Monday, December 17, 2007

Cold Winters and the Arctic

I must admit that as anyone who is imbued with the precepts of science, that I always reach for cause and effect relationships. When they fail to materialize, one merely looks deeper, often forgetting that they may not be that well linked. A great example of this is the ongoing effort to link a very real problem of excess CO2 production that must be properly offset sooner or later, to the not so convincing natural problem of global temperature variation. My real fear is that this linkage is a two edged sword. A normal reversal in the current warm spell can be used to defer efforts to manage the CO2 problem.

This winter, our ideas about climate change are getting a really good stress test and it will be very interesting to see how it shakes out.

We have had a unseasonably cold winter to date and we are getting the storms to go with it. And this is hot on the heels of the warmest Arctic summer ever. All of a sudden a clear cause and effect relationship is junk. A warm Arctic does not produce a succeeding warm winter in North America!

Did the new wind system shift more heat into the Arctic leaving less available for the mid latitudes? Will we see the same pattern next year?

We have seen one prospective cause and effect relationship crash. Will a cold mid latitude winter lower the heat influx into the Arctic resulting in a colder Arctic summer?

Is the shift in the wind regime going to sustain itself through another season? Is this new wind regime the engine for shifting mid latitude heat into the Arctic?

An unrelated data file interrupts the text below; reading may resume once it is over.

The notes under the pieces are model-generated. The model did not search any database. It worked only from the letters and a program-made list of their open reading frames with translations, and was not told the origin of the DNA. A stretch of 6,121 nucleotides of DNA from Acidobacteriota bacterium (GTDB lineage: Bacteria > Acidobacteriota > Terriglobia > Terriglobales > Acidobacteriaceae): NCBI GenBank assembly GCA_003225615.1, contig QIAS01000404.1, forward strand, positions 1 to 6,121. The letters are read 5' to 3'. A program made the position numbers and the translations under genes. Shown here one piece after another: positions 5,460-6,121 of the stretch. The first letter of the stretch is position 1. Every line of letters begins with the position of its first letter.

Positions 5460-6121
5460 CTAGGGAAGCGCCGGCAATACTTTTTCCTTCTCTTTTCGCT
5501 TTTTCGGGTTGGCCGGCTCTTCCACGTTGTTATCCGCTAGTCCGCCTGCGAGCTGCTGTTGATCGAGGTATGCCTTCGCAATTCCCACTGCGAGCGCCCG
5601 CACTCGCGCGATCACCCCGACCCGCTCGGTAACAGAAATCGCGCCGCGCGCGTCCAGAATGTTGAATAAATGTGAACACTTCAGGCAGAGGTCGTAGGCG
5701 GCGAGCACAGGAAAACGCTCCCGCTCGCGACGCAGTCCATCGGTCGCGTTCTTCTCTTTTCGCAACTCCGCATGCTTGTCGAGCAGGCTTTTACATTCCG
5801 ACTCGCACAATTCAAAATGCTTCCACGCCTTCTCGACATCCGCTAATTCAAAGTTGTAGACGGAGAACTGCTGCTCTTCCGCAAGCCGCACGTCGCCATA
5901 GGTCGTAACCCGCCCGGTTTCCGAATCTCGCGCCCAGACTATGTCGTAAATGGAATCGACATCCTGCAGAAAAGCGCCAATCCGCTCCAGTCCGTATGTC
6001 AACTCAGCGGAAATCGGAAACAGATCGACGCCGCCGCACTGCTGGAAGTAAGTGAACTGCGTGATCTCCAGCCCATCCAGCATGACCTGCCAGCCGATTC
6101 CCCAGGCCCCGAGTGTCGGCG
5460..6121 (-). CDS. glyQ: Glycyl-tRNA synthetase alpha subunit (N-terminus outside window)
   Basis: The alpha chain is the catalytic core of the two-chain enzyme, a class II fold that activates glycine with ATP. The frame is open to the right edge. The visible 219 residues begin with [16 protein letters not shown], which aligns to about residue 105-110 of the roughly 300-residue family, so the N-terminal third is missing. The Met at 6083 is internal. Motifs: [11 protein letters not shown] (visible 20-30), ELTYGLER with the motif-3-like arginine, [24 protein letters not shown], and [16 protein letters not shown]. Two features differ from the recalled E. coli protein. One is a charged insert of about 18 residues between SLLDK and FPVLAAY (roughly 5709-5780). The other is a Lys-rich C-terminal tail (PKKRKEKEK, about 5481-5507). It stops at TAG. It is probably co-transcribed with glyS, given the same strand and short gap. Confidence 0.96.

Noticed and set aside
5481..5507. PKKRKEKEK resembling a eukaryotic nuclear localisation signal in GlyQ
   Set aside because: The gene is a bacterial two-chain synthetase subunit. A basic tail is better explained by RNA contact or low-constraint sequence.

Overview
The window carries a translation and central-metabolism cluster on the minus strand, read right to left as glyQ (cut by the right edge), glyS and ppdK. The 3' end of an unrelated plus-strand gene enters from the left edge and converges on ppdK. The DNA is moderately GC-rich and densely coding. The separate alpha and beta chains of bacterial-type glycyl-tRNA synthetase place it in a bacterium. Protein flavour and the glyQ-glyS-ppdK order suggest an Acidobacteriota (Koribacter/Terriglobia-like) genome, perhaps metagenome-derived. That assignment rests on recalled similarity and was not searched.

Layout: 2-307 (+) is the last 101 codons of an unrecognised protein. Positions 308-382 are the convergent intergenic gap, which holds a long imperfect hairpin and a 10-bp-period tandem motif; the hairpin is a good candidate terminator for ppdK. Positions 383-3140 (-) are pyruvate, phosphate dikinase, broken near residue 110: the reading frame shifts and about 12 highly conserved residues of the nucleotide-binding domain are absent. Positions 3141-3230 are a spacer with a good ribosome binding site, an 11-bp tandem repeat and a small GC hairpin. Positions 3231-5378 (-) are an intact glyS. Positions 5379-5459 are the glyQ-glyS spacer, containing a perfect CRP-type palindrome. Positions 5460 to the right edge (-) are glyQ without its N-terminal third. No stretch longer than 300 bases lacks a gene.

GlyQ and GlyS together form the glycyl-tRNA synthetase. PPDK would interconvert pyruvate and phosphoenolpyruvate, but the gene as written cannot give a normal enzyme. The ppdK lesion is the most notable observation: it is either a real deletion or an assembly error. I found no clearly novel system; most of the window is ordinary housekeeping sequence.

We have already seen a shift in Arctic conditions and the changes must be considered at least volatile since they appear to be outside the known range. This means that prior knowledge will be often misleading. The only thing that we can be sure of is that the current regime is not stable yet.

If we have a cold winter, yet the summer shows the same level of sea ice removal as last year, then we are likely seeing a new climate regime been established, which is my inclination anyway. In fact, it would confirm to me that the principal source of Arctic Sea Ice erosion comes from the surplus heat contained in the Gulf stream and that winds and atmospheric heat are largely helpers.

If we have a cold winter followed by a rebuilding of that same sea ice, then we have direct cause and effect relationship between continental winter climate and the successor summer climate, but no such relationship for the reverse.

Of course the factors that impact on the continental regime are ocean temperature regimes such as El Nino and La Nino.

The ebb and flow of heat out of the central latitudes continues to be poorly understood as demonstrated by the sheer folly of predicting the nature of the hurricane system each year. since 2005, we have obviously entered a quiet period as has happened in decades past.

We can presume that so much energy was drawn out of the equatorial waters in that season that it has not been able to recharge. And what sort of special confluence of events creates a major hurricane season? We do not know yet.

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